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2020 Decadal Survey Missions: At a Glance
by Staff Writers
Greenbelt MD (SPX) Apr 25, 2018

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Any telescope that reaches the launch pad in the 2030s likely will look much different than the concepts four teams are currently studying to inform the 2020 Decadal Survey for Astrophysics, but the studies do offer a roadmap. Here's a brief overview of each:

LUVOIR, now being studied by a team at NASA's Goddard Space Flight Center in Greenbelt, Maryland, is conceived as a great observatory in the tradition of the Hubble Space Telescope. LUVOIR will tell the story of life by searching for signs of life on exoplanets and exploring the cosmic origins of life. Its specific capabilities will span exoplanetary science, general astrophysics, and solar system science. As its name implies, LUVOIR would cover wavelengths from the far ultraviolet to the near infrared and its primary mirror could be up to six times larger than Hubble's.

OST, another concept that a Goddard-led team is investigating, would be extraordinarily sensitive in the mid- to far-infrared wavelengths. Through imaging and spectroscopy, it would probe the early universe, trace the path of water through star and planet formation, and search for signs of life in the atmospheres of exoplanets. Considered a follow-on to the Spitzer Space Telescope and the Herschel Space Observatory, OST would offer 10,000 times more sensitivity than any preceding far-infrared telescope.

NASA's Jet Propulsion Laboratory in Pasadena, California, is leading the HabEx study. This observatory would directly image planetary systems around Sun-like stars. By measuring the spectra of these planets, HabEx would search for signatures of habitability, including water, oxygen, or ozone. It would also study the early universe and the lifecycle of massive stars. Like LUVOIR, HabEx would be sensitive to ultraviolet, optical, and near-infrared wavelengths.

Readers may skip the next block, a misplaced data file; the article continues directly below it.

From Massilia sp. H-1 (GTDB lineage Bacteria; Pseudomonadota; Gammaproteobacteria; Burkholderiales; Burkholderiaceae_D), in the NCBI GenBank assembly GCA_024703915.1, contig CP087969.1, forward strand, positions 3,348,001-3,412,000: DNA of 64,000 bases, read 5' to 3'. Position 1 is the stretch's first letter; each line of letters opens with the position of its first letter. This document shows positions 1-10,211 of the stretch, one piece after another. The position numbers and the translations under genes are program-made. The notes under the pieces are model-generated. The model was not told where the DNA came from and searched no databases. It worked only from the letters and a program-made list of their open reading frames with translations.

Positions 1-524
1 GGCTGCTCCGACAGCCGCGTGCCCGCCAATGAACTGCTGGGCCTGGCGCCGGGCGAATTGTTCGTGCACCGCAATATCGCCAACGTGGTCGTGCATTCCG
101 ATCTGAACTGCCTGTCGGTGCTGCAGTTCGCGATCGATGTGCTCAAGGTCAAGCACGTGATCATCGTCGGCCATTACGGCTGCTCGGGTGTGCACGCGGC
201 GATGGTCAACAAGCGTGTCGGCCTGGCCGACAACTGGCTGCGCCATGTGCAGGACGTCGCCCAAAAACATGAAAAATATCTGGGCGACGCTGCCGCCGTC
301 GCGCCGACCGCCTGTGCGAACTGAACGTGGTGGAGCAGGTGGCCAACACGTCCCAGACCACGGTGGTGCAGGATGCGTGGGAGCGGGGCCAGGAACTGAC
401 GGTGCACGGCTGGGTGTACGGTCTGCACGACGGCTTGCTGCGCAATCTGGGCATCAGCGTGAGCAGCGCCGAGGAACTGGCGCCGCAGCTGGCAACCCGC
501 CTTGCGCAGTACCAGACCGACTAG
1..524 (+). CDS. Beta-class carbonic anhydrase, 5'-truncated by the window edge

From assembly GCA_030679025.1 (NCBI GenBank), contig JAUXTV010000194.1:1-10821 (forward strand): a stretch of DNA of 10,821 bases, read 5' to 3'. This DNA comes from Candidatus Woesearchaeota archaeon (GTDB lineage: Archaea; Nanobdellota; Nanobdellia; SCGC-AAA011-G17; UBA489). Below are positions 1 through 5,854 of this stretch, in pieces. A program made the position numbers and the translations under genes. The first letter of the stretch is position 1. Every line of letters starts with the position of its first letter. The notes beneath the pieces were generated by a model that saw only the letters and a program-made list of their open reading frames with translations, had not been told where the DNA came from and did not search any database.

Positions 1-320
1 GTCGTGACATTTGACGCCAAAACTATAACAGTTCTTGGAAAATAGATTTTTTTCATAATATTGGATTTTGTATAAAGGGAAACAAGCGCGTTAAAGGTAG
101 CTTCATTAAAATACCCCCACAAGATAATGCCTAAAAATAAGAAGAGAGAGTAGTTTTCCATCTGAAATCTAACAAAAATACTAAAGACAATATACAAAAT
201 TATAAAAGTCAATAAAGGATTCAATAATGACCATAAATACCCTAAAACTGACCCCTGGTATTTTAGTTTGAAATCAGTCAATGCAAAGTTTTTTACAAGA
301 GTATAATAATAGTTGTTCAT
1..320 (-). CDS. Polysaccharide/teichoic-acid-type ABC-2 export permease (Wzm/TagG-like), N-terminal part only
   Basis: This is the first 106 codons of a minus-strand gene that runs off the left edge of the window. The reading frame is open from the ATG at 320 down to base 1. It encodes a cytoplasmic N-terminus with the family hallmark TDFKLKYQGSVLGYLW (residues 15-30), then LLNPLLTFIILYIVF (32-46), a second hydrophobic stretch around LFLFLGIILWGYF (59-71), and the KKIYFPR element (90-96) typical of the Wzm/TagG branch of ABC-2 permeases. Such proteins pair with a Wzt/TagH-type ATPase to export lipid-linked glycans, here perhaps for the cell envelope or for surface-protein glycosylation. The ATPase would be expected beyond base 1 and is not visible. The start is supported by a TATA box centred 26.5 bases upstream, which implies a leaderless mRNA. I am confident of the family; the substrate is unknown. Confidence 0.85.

Lynx, which the Marshall Space Flight Center in Huntsville, Alabama, is studying, would investigate the universe in X-rays. It is expected to offer a two orders-of-magnitude leap in sensitivity over Chandra and the European Space Agency's Advanced Telescope for High-Energy Astrophysics, or Athena, which is due to launch in 2028. It would detect X-rays from black holes lighting up the first galaxies and from young stars and their planetary systems.

Related Links
Concepts for 2020 Decadal Survey for Astrophysics
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US Senate narrowly confirms Trump's new NASA chief
Washington (AFP) April 19, 2018
The US Senate on Thursday narrowly confirmed President Donald Trump's pick to head the space agency NASA, over objections from Democrats who warned he lacked a technical background. Jim Bridenstine, a congressman from Oklahoma, US Navy veteran and former pilot, was confirmed on a 50-49 vote, and will become the 13th administrator of the National Aeronautics and Space Administration seven months after Trump named him to lead the agency. Bridenstine, 42, has expressed an interest in returning hum ... read more

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